On Thursday, April 28, the tenants of 266 South Champlain Street, otherwise known as Brickwork Art Studios, received letters in the mail stating that they have 60 days to vacate the premises. The current owner of the building is Overlake Park LLC, a company co-owned by Jesse Jacobs of Montpelier Property Management. The letter was signed by attorney David Bookchin, and Jacobs was copied on it.
Hey, dudes! As I type this, the sun is shining and my vitamin D-deficient shell of a body feels like a starved vampire after drinking a quart of Type O. Are you ready for at least four months of extra oxygen and seemingly endless parties? I sure am.
Worlding.org is a website dedicated to speculative definitions of the noun-as-verb "worlding," introduced by philosopher Martin Heidegger in the 1920s. The term is also the name chosen by dancer and choreographer Gabriel Forestieri to describe his practice of outdoor, site-specific movement — on land and under water.
On Saturday, April 29, and Sunday, April 30, the Middlebury College natatorium* will be transformed for two performances of "Breathe," a multi-disciplinary and immersive performance made in collaboration with composer Loren Kiyoshi Dempster and writer/visual artist Adrian Jevicki.
Yesterday, Higher Ground Presents and Grace Potter announced the lineup for the seventh annual Grand Point North music festival in September. The news likely has many Phish-heads and jam fans "bouncing 'round the room."
Traditionally, Potter headlines both nights of the end-of-summer blowout at Burlington's Waterfront Park — that's a perk of hosting your own music festival. This year, Potter still plays both nights, but Sunday's headlining slot goes to the Trey Anastasio Band. Supporting the Phish front man are vocalist/trumpeter Jennifer Hartswick, keyboardist Ray Paczkowski, drummer Russ Lawton and bassist Tony Markellis.
Hey there, earthworms and early robins. Welcome back to my online music zone!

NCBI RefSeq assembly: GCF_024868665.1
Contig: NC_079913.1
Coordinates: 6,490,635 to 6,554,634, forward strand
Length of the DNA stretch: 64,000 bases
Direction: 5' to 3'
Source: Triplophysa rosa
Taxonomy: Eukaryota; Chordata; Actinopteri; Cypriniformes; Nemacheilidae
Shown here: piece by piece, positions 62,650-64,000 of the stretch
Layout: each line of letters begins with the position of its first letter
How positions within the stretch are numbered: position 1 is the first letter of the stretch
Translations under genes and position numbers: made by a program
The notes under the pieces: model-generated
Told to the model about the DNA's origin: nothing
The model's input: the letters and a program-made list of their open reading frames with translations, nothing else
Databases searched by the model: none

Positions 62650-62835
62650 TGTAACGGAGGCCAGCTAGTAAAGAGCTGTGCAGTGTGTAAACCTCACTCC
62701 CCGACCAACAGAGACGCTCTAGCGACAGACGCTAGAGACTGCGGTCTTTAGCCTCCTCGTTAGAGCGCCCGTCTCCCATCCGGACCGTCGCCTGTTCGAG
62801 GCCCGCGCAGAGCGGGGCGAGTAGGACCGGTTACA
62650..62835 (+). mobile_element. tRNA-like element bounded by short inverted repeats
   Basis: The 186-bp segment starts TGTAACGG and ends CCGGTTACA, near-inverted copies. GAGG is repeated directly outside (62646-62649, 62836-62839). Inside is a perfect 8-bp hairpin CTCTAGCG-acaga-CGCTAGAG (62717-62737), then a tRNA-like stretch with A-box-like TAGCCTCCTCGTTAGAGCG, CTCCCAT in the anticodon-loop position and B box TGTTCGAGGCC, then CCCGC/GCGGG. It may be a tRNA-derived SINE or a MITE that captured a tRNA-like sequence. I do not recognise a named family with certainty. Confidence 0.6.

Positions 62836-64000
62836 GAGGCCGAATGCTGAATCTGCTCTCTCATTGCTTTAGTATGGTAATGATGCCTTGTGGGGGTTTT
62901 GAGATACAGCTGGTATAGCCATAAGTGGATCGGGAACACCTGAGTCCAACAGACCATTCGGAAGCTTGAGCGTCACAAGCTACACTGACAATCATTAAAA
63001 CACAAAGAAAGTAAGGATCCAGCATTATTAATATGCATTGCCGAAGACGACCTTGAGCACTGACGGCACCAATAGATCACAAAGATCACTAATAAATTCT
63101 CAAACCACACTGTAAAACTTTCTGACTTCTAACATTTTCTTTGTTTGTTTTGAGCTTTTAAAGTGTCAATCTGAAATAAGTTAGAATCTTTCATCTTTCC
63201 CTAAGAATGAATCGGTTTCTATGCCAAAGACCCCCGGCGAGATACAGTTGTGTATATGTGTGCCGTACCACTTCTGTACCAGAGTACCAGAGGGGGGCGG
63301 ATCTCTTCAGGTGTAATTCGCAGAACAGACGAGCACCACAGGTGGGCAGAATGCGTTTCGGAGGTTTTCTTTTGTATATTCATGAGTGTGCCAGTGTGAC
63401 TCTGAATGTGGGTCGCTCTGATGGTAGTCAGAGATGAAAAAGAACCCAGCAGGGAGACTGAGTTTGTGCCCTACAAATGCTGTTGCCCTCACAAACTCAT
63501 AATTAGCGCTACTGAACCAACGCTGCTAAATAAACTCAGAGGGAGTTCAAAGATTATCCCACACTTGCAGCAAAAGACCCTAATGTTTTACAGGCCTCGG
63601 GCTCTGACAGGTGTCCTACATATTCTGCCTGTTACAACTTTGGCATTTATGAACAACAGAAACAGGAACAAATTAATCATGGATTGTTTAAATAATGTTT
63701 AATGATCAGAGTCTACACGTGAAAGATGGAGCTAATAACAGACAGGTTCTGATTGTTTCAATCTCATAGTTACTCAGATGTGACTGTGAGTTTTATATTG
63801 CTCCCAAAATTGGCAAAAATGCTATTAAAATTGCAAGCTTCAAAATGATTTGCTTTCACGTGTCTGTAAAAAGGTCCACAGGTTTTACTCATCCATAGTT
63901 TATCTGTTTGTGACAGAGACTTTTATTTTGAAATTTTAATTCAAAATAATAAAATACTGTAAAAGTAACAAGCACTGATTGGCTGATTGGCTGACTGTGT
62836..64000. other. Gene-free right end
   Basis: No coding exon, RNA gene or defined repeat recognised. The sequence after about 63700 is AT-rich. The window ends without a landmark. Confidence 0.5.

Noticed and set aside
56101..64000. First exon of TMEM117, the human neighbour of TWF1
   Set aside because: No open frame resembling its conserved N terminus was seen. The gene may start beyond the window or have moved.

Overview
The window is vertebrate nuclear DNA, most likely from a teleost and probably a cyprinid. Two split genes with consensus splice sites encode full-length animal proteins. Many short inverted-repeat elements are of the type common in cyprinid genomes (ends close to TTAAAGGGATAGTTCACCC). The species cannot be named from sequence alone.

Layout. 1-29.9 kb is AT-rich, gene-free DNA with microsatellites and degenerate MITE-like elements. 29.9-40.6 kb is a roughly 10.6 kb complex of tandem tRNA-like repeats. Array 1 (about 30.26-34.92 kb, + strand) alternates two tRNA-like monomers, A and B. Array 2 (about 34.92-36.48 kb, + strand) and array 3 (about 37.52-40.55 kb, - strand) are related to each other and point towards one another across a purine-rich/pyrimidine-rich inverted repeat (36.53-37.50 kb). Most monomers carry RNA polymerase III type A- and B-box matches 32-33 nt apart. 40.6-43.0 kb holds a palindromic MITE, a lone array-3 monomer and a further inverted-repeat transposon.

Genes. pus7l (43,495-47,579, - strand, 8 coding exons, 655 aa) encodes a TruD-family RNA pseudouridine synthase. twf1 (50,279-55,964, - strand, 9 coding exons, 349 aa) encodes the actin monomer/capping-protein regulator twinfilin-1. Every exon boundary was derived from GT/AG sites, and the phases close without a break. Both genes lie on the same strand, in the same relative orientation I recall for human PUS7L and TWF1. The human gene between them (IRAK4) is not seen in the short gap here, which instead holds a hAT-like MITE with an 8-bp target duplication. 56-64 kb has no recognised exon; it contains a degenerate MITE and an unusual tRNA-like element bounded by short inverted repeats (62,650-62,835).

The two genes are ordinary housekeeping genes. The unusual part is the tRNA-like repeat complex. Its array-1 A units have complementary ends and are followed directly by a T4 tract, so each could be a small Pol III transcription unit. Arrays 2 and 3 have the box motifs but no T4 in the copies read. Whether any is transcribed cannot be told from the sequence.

Earlier this week, Seven Days music editor Jordan Adams introduced you to local fringe music enthusiasts Caroline DeCunzo and Jack Braunstein. The two are high-functioning mitochondria in the cell of Burlington music and social action groups, Pushing A Brain Uphill and Babe Paradise. Adams' article gave you the head's up about PABU's experimental sound festival this weekend at Burlington City Arts and Speaking Volumes. I'm going to fill you in about Friday night's PABU event, Femme Techno Night, co-hosted by Babe Paradise.
Zanele Muholi is an internationally renowned photographer and self-described visual activist who has made her career taking portraits of members of South Africa's queer community.
Muholi came of age — and came out — as the country's apartheid policies were falling apart. In 1996, post-segregation South Africa became the first country to draft a constitution explicitly forbidding discrimination based on sexual orientation. Despite this progressive legal stance, wrote Jenna Wortham in a 2015 New York Times article, anti-gay hate crimes have been pervasive, and many of the country's lesbians are still subjected to "corrective rape."
Drawing by one of Leslie Fry's students, Blair Shields
A new art show at Feldman's Bagels on Pine Street comes full circle — or full twist. Drawings of pretzels by students in sculptor Leslie Fry's University of Vermont introductory drawing classes will occupy the cheery yellow walls of the bagel joint through the end of April.
Fry, who's taught as an adjunct at the university on and off for the past 20 or so years, says she got the idea during a conversation with Feldman's original owner, Roy Feldman. "We were eating pretzels," she recalls, "and he mentioned how there are similarities between the ways he makes pretzels and I make sculptures. And all of a sudden I thought, Isn't a pretzel a great shape?"
"We don’t have a word for art in Tlingit," says Ricky Tagaban, "because
almost everything that we would make would have a crest on it."
The significance of languages — written, spoken and visual — and their intrinsic relationship to multiple identities is a strong thread that runs through the artist's tandem engagements as a contemporary artist, indigenous weaver and drag performer.
The Juneau, Alaska-based artist is in residence this week at Johnson State College, as part of the university's annual Ellsworth Lecture programming. Tagaban delivered his talk, “Weaving Politics and Process: Expressing Northwest Coast Textiles Through a Two-Spirit Life,” on Wednesday, April 12, and will offer a public weaving demonstration on Friday, April 14, 12:30 to 2:30 p.m. at Dewey Hall Commons.
Specifically, Carleton's film chronicles the racism that five black athletes from the Bronx faced after enrolling at the private Catholic school in Rutland to play basketball. Some parents and players complained about losing playing time to "outsiders." The five players also endured racist epithets from rival fans during games.